Tuesday, October 18, 2005

Yom Kippur in Israel

Having just returned from a three-week visit to Israel, I have many thoughts about our amazing state, her people and their ideologies. On my journey I interviewed people from the left and right, religious and secular. On the spiritual journey, I went to Sephardi and Ashkenzi shuls in Ramat Gan, Shira Hadasha and Kedem in Jerusalem, and finally Moshav Meor Modiin that was by far the most enthusiastic and genuine davening I have ever experienced.

What struck me most on the visit was the way secular Israelis celebrate Yom Kippur. Not a Fish writes:
Imagine, if you will, the busiest, noisiest, most congested street you know; always jammed with cars, buses, trucks whizzing past, horns peeping, hundreds of people filling the sidewalks, rushing this way and that.

And now try to mentally visualize that same street, completely empty, eerily silent. No vehicles moving on it, not even one, sidewalks empty of passersby, besides maybe the occasional family, walking slowly and reverently towards their synagogue.

And then you hear it, a low clicking, whirling sound. Soon there is a sight to go with the sound, a solitary guy on a bike, riding boldly, right in the middle of the wrong side of the road. He’s soon followed by a group of kids in their early teens, about six of them, racing their bikes, shouting out to each other. Next to go passed - a couple on roller blades, holding hands; and then more bikers, mainly children of various ages, many in packs, but quite a few serious adult bikers too, with all the fancy gear.

This is Tel Aviv on Yom Kippur, the best place to be in the world if you are a secular kid and you possess a bicycle. There is nowhere you can’t go, complete and utter freedom, unheard of, unthinkable. The next day the gangs of kids tell stories of how they reached as far as Herzliya and Rishpon in the north. An all time favourite is the Ayalon Freeway, which cuts through the east of Tel Aviv all along. For secular Tel Aviv kids, used to the restrictions of living in the middle of a busy city with all its dangers, Yom Kippur is a day of breaking free, a day of personal independence.

Spending the Chag in Ramat Gan, I was amazed by the 100’s of kids on bikes I saw that day. Another thing that amazed me was that 1000’s of people also went to shule. However, shule in Ramat Gan is very different from Melbourne. The shuls I visited were filled with mostly once a year Jews(nothing unexpected here), but the interesting part of the story, is what went on outside the shule.

For every person in the shule, there was a person and a half in the street. They all bring chairs, gather round, talk, catch up on gossip, and enjoy the balmy autumn weather.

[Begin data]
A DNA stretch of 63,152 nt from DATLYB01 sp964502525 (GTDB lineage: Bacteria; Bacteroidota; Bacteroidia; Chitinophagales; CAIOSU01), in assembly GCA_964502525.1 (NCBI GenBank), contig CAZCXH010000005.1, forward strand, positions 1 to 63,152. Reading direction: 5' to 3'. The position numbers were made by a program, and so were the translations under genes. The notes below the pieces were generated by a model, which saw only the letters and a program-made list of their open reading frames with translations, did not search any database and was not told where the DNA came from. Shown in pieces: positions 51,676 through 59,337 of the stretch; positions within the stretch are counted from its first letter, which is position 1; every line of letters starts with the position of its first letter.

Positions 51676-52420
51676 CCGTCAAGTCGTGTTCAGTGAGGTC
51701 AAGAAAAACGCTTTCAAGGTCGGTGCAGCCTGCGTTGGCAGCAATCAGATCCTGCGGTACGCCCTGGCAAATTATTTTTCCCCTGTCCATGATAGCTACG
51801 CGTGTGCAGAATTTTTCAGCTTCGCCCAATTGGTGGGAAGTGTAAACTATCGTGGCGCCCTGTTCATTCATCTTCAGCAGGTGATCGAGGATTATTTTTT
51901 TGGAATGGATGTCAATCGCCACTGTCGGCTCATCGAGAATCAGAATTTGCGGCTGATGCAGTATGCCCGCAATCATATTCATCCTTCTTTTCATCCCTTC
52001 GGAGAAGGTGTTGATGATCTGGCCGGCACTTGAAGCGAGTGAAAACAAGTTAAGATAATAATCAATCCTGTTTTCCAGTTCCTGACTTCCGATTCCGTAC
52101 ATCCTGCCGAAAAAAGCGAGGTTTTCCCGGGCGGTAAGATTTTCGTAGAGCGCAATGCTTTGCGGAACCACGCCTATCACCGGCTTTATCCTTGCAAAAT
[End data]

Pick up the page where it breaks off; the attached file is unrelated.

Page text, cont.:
Is this a sign for hope or despair?

Despair: There is a baal shem tov story that retells how the Rabbi used to have a special place, where he lit a special fire, and say a special prayer when the Jewish people were in trouble. Later generations would forget the place, forget how to light the fire, and forget the prayer, and so, the story would suffice.

So too, the secular Israelis of Ramat Gan, have forgotten the prayers(no one had siddurim), forgotten the meaning of the chag(few could tell me any more about Yom kippur other than it being a day “when God forgiveness us”) and forgotten the rituals. What did they remember was that their grandparents went to shule on Yom Kippur, so they to must also go to shule, but only to sit outside, for the interior is a foreign land.

Hope: Perhaps the Israelis are reinventing the chag. No one does anything on the chag. Have you ever wondered what the world would like if everyone kept shabbes? This is what YK feels like in Israel. There are no cars, No TV shows(although the DVD shops do a roaring trade the day before the chag) no radio programs, no busses and trains, and even the intl airport shuts for the day. People talk to one another, the cell phones are off, and in the streets one feels a party atmosphere, similar to Chanuka in the Park or In One Voice.

I’m not sure what to make of the secular Yom Kippur. Experiencing the chag out of the beit knesset is an experience in itself. I wonder how the next generation will remember the chag?

Read also: Spending YK on a bicycle seems like a terrible waste

Is the secular Yom kippur a viable alternative? What does it say about the way we experience our religion in a Jewish homeland?

11 comments:

AndrewH said...

Yom Kippur has changed its meaning for me, at least, entirely. Last year I had the most wonderful time wandering around Budapest, shule-hopping, with a guy from Sydney we'd only just met in the Israeli shule across from where we were staying. I fasted so well, I thought that it must have been that I wasn't in Melbourne, at St Kilda Shul, in the Overflow.

But, lo and behold, this year I spent the entire day at St. Kilda, and found myself similarly engaged and enthralled and excited by the whole thing. I had a trouble concentrating on what I was actually praying for and about, but I couldn't wipe the smile off my face.

It's just a sort of unique and special thing, Yom Kippur. It's harrowing and joyful at the same time. It's intensely introspective, but it also forces you to think about which book everyone else is being inscribed in.